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Tuesday, April 28, 2015, 11:25

Another Yasukuni visit ahead of Abe-Obama meet

By Xinhua

 Another Yasukuni visit ahead of Abe-Obama meet
Japanese lawmakers follow a Shinto priest (right) during a visit to the controversial Yasukuni shrine to honour the war dead at in Tokyo on April 22, 2015. (AFP PHOTO / Yoshikazu TSUNO)

TOKYO - Tomomi Inada, policy chief of Japan's ruling Liberal Democratic party (LDP), paid homage to the war-linked notorious Yasukuni shrine on Tuesday ahead of Prime Minister Shinzo Abe's summit with US President Barack Obama in Washington later in the day.

Inada, who denies Japan's responsibilities for waging World War II and challenges the legitimacy of the trials by the International Military Tribunal of the Far East, said after her worship that she admired the martyrs enshrined in Yasukuni.

About 2.5 million Japanese war dead are enshrined in the Yasukuni that also honors 14 Class-A Japanese war criminals. The shrine is considered a symbol of past Japanese militarism and visits to the infamous shrine by Japanese ministers and lawmakers are a major reason for frayed ties between Japan and its neighbors including China and South Korea.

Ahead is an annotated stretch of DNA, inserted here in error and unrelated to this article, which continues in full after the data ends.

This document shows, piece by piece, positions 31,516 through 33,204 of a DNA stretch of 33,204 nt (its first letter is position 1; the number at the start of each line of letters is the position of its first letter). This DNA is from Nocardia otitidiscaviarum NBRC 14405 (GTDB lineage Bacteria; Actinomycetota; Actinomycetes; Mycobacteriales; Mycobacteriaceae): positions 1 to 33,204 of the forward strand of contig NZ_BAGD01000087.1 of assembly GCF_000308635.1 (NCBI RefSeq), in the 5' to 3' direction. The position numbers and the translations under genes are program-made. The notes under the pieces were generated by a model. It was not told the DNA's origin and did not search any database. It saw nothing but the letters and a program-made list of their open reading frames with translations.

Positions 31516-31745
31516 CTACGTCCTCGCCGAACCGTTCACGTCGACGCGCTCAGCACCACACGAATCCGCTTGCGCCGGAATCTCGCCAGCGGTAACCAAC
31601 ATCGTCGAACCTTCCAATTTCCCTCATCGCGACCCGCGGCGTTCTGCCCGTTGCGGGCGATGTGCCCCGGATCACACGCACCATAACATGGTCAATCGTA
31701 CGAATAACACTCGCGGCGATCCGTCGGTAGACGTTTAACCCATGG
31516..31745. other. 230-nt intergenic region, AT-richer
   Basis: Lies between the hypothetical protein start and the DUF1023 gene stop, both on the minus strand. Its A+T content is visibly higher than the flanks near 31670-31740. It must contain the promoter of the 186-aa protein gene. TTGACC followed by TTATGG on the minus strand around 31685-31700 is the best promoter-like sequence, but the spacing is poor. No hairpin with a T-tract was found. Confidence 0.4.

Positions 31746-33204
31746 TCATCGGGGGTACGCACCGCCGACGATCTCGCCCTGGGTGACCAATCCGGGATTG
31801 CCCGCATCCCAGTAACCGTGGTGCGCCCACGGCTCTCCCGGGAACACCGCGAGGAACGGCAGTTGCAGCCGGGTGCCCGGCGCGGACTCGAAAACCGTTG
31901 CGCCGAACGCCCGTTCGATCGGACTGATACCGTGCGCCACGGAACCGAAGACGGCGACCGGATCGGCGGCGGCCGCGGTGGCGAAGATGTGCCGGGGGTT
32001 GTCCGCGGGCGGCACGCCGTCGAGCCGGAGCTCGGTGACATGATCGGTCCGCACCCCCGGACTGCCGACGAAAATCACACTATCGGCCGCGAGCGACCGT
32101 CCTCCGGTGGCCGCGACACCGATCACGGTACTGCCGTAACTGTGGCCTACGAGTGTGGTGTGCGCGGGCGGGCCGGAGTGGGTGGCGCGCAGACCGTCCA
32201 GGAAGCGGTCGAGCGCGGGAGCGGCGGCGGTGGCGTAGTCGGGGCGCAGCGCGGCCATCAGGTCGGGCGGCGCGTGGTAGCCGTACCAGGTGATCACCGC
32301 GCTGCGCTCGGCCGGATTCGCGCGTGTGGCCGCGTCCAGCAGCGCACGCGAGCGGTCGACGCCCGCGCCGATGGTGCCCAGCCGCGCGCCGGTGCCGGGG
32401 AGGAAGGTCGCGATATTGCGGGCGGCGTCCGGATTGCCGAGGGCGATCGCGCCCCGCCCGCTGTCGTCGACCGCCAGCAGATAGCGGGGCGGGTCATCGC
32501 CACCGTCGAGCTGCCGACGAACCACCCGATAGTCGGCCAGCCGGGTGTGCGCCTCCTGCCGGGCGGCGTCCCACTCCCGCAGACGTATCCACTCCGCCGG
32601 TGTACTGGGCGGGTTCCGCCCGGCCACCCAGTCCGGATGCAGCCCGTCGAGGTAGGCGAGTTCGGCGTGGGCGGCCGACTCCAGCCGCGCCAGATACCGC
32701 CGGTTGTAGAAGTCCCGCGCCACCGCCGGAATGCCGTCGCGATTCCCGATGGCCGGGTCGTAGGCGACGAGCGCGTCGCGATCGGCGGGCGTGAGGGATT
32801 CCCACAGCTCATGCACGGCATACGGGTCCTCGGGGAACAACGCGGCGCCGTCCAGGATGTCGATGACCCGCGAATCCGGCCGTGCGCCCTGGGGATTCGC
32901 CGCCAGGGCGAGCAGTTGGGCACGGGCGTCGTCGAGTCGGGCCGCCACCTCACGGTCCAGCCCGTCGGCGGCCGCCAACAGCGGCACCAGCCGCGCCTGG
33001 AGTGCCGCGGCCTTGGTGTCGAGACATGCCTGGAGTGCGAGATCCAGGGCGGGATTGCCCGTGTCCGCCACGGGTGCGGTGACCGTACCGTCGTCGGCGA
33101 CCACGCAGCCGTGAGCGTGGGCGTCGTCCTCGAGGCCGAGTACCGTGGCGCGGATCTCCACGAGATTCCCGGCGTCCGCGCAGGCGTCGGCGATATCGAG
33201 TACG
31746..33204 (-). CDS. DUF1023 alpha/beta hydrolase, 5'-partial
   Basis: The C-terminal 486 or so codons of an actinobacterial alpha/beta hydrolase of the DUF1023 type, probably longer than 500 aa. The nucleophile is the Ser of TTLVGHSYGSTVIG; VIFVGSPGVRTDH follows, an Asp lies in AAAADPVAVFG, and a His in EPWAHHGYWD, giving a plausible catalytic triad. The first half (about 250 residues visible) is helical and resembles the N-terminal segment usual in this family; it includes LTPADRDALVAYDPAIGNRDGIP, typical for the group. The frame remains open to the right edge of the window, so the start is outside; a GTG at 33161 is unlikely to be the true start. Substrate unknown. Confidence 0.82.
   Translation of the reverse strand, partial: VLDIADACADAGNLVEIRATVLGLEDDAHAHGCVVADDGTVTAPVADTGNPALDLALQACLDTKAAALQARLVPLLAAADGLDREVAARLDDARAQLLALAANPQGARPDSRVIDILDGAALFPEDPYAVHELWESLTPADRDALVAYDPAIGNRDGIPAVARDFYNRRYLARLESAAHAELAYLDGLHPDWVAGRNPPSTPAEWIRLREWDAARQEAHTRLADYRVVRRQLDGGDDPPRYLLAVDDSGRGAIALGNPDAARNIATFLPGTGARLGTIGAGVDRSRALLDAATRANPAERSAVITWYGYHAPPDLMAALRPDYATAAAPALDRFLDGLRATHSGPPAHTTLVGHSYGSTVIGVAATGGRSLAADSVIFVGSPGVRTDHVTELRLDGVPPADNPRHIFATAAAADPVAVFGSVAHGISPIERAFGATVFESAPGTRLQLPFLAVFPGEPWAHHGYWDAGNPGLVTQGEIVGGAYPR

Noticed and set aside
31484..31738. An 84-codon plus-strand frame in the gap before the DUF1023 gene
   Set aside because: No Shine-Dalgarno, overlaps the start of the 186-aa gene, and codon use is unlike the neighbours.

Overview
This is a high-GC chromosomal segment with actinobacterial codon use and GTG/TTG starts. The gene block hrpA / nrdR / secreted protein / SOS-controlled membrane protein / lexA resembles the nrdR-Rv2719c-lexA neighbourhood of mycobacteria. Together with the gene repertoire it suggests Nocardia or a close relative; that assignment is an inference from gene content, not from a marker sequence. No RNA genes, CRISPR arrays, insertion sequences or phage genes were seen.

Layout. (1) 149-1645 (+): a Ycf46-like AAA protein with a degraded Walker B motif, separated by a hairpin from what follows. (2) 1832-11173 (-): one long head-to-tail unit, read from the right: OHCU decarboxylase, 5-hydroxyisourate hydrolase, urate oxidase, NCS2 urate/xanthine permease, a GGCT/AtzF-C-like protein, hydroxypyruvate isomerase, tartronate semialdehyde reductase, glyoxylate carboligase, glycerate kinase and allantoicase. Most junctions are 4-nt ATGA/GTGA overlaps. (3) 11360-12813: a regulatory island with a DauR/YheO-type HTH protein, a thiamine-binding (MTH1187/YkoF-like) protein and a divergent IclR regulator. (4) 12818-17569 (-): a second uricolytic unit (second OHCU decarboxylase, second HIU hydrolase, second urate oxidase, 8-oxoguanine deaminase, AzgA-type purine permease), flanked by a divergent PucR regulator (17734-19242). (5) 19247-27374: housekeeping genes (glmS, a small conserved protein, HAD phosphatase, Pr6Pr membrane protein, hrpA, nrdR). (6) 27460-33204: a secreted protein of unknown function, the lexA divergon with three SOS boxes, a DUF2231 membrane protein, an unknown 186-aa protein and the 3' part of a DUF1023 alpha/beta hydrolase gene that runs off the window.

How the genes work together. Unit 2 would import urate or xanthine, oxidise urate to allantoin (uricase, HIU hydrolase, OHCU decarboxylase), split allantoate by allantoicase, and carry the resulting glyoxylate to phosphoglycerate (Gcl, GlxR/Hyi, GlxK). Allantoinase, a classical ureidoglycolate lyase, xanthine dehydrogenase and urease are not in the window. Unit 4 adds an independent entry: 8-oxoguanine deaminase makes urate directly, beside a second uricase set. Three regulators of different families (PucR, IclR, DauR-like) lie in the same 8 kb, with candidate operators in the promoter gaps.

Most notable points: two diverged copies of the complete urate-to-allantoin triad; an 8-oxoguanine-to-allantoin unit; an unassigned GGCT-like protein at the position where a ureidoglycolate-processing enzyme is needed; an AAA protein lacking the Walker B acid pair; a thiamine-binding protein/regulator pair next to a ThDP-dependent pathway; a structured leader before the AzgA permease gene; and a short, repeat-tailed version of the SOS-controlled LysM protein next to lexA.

The United States also expressed its disappointment after Abe visited the shrine in late 2013 as the move was certain to exacerbate tensions in the East Asian region and Japan's key ally urged the country to properly address historical issues with its neighbors.

Abe said Monday in Boston that Japan would redouble its efforts to improve relations with China and South Korea, but the policy chief of LDP, Inada, justified visiting Yasukuni.

The latest visit comes as Abe's administration is reluctant to recognize the Nanjing Massacre in which about 300,000 Chinese, including a great number of civilians, were killed by Japanese troops in 1937.

Abe made an offering to the shrine ahead of his visit to the United States and three of his cabinet ministers visited the shrine immediately after Abe's meeting in Indonesia last week with Chinese President Xi Jinping who told Abe that historical issues were a major matter of principle concerning the political basis of China-Japan relations.

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